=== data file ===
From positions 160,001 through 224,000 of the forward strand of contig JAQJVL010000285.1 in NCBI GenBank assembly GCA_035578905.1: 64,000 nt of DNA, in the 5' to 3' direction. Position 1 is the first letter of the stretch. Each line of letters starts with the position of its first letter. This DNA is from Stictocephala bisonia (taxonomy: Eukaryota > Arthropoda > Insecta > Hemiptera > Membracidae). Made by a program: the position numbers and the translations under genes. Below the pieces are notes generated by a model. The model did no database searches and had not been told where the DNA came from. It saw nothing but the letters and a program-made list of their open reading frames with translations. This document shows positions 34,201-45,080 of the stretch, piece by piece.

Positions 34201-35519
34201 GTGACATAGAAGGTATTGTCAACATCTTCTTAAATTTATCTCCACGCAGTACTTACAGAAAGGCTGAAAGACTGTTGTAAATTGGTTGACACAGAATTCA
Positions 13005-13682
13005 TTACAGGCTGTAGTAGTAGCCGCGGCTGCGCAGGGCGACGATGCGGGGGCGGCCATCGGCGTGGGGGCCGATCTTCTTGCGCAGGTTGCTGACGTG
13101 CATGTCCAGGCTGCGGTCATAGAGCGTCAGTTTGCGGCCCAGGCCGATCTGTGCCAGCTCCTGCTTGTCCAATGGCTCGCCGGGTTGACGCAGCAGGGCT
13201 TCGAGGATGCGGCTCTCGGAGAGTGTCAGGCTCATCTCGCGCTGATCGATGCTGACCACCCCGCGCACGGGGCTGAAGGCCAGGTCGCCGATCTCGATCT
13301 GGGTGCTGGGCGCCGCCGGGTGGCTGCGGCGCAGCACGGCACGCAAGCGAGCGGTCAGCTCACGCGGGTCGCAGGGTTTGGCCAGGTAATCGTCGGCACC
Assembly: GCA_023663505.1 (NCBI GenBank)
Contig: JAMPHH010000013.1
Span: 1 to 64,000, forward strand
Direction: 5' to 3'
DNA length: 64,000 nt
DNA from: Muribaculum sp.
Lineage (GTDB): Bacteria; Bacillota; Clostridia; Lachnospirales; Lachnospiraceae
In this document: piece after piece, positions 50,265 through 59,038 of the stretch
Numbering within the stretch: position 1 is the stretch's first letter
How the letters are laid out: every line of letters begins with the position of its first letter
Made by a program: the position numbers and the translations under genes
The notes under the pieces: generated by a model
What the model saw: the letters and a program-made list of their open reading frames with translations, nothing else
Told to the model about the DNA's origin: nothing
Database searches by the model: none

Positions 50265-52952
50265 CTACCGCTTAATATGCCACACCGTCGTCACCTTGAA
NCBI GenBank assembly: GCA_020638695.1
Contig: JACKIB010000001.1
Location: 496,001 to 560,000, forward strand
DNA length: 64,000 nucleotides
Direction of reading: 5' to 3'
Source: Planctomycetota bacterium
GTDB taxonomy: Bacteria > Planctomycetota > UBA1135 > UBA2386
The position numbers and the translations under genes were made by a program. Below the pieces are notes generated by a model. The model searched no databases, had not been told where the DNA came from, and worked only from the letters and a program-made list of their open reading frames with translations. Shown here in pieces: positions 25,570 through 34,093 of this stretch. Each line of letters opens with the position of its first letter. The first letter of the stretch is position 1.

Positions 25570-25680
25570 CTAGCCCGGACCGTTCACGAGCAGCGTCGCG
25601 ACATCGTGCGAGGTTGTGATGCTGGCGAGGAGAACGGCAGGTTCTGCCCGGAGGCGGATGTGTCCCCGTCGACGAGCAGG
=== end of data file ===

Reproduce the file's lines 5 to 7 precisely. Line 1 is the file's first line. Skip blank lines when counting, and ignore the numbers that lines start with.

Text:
13005 TTACAGGCTGTAGTAGTAGCCGCGGCTGCGCAGGGCGACGATGCGGGGGCGGCCATCGGCGTGGGGGCCGATCTTCTTGCGCAGGTTGCTGACGTG
13101 CATGTCCAGGCTGCGGTCATAGAGCGTCAGTTTGCGGCCCAGGCCGATCTGTGCCAGCTCCTGCTTGTCCAATGGCTCGCCGGGTTGACGCAGCAGGGCT
13201 TCGAGGATGCGGCTCTCGGAGAGTGTCAGGCTCATCTCGCGCTGATCGATGCTGACCACCCCGCGCACGGGGCTGAAGGCCAGGTCGCCGATCTCGATCT